Please bear in mind that the event will be interdisciplinary and include non-academic participants. For this reason, authors are encouraged to present their work in a langu accessible to individuals unfamiliar with technical or discipline-specific terminology and concepts.

To submit an abstract, please send an email to AttentionWorkshop@gmail.com by the 14th of July 2022 with the following information:

  • Full name and academic/professional affiliation
  • Whether you will be joining us in London or attending on-line
  • Abstract of no more than 300 words

Acting as roundtable discussant

Discussants are expected to have an interest in, and some expertise related to, the themes of the workshop.

This role is particularly suitable for practitioners and researchers who, without necessarily having conducted extensive research, have interesting insights, ideas and challenges to propose.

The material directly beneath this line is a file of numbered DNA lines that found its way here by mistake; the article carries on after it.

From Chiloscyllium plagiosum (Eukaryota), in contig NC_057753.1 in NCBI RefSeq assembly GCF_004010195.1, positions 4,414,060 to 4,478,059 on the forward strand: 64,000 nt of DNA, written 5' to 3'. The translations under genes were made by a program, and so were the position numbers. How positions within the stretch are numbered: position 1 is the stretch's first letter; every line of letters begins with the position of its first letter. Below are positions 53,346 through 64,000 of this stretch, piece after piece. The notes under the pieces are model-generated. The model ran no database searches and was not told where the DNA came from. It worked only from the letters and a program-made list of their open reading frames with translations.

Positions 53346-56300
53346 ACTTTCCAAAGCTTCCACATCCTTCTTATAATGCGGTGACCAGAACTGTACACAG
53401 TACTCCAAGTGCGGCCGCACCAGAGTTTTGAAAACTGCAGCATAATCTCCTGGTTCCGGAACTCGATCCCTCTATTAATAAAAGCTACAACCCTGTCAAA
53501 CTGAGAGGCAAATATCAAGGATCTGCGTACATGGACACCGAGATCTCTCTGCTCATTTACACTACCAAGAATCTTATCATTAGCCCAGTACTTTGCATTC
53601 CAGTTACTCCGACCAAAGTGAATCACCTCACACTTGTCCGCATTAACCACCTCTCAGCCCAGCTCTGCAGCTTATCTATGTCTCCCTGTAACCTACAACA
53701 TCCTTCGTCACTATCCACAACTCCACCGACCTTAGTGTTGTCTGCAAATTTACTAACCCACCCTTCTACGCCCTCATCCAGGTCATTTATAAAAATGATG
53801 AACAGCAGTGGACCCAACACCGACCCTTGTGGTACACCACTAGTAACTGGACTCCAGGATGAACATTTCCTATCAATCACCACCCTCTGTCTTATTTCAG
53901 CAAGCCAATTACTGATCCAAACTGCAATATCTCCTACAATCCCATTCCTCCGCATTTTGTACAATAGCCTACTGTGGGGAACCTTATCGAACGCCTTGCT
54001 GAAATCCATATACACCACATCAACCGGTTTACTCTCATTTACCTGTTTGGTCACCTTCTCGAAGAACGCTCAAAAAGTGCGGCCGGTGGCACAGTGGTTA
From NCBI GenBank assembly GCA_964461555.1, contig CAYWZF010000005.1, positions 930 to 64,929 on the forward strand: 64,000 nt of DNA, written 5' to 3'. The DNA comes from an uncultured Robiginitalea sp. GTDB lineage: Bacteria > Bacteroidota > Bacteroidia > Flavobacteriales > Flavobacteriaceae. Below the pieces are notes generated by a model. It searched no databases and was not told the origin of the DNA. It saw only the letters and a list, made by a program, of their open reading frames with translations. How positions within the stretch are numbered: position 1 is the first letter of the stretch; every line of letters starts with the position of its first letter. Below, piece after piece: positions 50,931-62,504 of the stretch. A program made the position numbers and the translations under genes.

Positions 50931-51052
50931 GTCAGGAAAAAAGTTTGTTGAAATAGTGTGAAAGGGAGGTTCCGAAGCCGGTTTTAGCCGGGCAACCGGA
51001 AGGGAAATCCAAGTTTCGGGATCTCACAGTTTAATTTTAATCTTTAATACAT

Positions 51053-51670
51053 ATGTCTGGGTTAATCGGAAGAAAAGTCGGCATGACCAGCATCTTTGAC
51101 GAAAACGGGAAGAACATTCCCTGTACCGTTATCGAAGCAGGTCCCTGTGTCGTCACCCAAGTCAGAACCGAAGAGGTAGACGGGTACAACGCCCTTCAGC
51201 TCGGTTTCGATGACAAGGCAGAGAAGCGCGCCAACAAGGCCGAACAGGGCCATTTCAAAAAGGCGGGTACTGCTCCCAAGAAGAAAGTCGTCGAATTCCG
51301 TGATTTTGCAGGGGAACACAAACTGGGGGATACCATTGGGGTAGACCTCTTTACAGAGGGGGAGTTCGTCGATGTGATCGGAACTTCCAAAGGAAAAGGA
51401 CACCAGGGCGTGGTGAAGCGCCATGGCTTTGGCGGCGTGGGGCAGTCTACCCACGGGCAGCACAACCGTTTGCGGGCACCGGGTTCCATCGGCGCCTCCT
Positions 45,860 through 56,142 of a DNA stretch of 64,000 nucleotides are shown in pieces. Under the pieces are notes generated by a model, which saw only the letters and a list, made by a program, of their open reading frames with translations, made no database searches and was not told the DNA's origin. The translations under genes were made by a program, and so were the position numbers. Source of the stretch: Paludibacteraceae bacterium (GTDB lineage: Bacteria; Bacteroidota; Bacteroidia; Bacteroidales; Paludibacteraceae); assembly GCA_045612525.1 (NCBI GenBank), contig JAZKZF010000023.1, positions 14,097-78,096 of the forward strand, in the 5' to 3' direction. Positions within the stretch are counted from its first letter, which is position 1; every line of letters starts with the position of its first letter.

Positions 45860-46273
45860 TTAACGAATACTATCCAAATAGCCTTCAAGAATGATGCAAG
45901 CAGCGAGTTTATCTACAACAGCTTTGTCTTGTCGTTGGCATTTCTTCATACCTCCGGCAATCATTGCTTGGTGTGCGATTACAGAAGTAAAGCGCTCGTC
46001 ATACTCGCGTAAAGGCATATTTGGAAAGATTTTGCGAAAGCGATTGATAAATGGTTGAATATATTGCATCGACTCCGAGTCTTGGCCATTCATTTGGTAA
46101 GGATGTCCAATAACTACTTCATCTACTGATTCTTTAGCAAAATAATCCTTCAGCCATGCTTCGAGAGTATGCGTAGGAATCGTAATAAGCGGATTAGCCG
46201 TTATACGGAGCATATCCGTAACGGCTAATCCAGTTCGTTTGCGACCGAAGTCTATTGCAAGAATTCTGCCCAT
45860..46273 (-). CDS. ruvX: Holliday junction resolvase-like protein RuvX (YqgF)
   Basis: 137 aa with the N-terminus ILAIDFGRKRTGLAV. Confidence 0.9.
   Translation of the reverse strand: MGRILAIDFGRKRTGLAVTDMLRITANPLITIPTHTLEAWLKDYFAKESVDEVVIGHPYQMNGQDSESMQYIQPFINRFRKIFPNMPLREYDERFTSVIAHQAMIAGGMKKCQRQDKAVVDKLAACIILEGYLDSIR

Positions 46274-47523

If you are interested in acting as a discussant, please send an email to AttentionWorkshop@gmail.com by the 14th of July 2022 with the following information:

  • Full name and academic/professional affiliation
  • Whether you will be joining us in London or attending on-line
  • The theme(s)/topic(s) you would like to discuss and any relevant expertise

Attend the workshop

Attend in person or online, listen to the papers, and participate, as desired, in the discussions.

To register, please email AttentionWorkshop@gmail.com with the following information:

  • Full name and academic/professional affiliation
  • Whether you will be joining us in London or attending online.



Fees and Financial Support

There is no registration fee

There are funds available to contribute to travel expenses of presenters and discussants. If you would like to apply for this, please let us know.

This event is funded by the Department of Anthropology of the London School of Economics and Political Science


Attention Forum AttentionForum

Inattention is often cast in purely -ve terms. But scholars coming from v different perspectives are complicating t… twitter.com/i/web/status/1…

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Attention Forum AttentionForum

Is it possible to write a history of mind wandering? This is what a team of researchers have attempted in a projec… twitter.com/i/web/status/1…

4 weeks ago